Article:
Vital week for Big Ten approachesMichigan State to play Oregon
The Big Ten has been fighting a perception for the last few years that it has fallen a step behind the rest of the major college football world, and Michigan State coach Mark Dantonio was armed with a quick rebuttal when the question came up again Tuesday.
As Dantonio’s seventh-ranked Spartans prepare for a showdown with No. 3 Oregon on Saturday in a week that also includes Michigan visiting No. 16 Notre Dame and eighth-ranked Ohio State hosting Virginia Tech, the coach was asked if the Big Ten needs marquee wins to fight that perception.
“We won the Rose Bowl last year,” Dantonio said, “so what are you talking about?
“It’s one game that we can control and we won the Rose Bowl. That’s the best we can do. Everybody has to play the games and that’s why they play them. We beat Georgia a couple years ago, but the perception still exists. You just line up and play games. I think that people get caught up in looking at a whole group of people and casting them into one group.”
In the first year of the new playoff format, it could be argued that perception has never been more important.
This year, a 13-person committee is responsible for choosing four teams that will compete for the national championship. No computers. No polls. And that relatively small group of people has been instructed to place an emphasis on strength of schedule in its evaluation process.
“I’m sure there are people that want to say if we win the game the Big Ten is strong and the Pac-12 is weak or vice versa,” Dantonio said. “But I don’t really buy into that philosophy.”
In a conference like the Big Ten that is considered softer than, say, the mighty SEC, the opportunities to pile up wins that would impress the committee during the conference season aren’t quite as bountiful. That’s why Wisconsin’s loss to LSU last weekend was particularly stinging for the Badgers, who do not play Michigan, Michigan State or Ohio State this season.
“Quality wins, big wins, all those things are always important,” Michigan coach Brady Hoke said. “This is such a mental game played from the neck up in your everyday approach and your preparation. The enthusiasm that comes by that is always good for anybody’s program.”
The Big Ten had an impressive opening weekend, going 12-2. But many of those games were played against lightweights while the conference lost two of the games that featured reputable programs from the power conferences — Wisconsin to LSU and Northwestern against Cal.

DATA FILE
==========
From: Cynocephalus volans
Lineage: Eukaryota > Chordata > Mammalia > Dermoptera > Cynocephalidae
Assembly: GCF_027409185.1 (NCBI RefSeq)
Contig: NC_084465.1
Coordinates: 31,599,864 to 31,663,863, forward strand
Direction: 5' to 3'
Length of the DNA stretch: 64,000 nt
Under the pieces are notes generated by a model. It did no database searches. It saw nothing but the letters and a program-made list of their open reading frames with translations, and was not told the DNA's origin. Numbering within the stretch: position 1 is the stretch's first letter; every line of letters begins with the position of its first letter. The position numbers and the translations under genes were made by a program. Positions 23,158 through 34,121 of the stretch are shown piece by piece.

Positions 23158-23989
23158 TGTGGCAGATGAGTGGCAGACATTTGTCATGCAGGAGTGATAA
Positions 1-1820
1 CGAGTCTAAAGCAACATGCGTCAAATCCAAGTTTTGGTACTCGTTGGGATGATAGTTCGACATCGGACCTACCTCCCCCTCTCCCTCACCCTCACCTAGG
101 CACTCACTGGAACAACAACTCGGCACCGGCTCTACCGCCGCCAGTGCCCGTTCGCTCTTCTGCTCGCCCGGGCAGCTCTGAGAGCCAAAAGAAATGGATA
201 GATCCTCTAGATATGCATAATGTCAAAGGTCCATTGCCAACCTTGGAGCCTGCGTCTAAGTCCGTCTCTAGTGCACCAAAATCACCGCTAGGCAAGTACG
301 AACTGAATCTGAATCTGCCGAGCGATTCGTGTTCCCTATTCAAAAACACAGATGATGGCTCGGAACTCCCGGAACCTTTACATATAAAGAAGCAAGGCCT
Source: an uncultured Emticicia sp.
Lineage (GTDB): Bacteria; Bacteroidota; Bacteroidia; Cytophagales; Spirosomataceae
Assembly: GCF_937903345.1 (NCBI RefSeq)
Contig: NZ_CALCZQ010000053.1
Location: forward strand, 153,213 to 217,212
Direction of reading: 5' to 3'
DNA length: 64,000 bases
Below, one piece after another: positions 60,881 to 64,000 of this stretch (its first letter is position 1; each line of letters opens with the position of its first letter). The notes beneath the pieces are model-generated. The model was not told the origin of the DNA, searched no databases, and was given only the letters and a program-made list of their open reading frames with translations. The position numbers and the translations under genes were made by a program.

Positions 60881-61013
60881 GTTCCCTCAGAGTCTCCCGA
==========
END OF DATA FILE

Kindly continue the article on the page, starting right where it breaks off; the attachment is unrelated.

Ohio State had to slug it out with Navy to outlast its unconventional triple-option offense and now has to shift gears to play the Hokies, and Buckeyes coach Urban Meyer wasn’t ready to say how his players will respond this weekend.
“We’re not ready yet,” Meyer said. “We’ve got Tuesday and Wednesday practice. I’ll know more by Thursday. ... This is a much different opponent than we had last week.”
As of right now, the only team on the Buckeyes’ remaining schedule that is currently ranked in the Top 25 is Michigan State on Nov. 8.
Hoke recalled how legendary Wolverines coach Bo Schembechler always referred to the game against the Irish as “a measuring point” for the rest of the season.
“We can’t worry about anybody else,” Hoke said. “We’ve got to worry about what we’re doing and people are going to write what they think period about the Big Ten. From that standpoint we hope the conference does well, but we’ve got a lot on our plate going into South Bend.”
But the biggest game this weekend, no doubt, will be in Oregon. The Ducks’ high-flying offense against the Spartans’ physical defense. And no matter how much Dantonio wants to downplay it, a win for Michigan State would be a win for the Big Ten.
“We’re in a great conference,” Dantonio said. “This is about Michigan State and Oregon and how we match up. But there’s no question we go there representing the Big Ten just like we do in every game and everything we do. I’m comfortable with that, but I think it’s more about how we play, how our players play against their players and how we match up individually in our little battles.”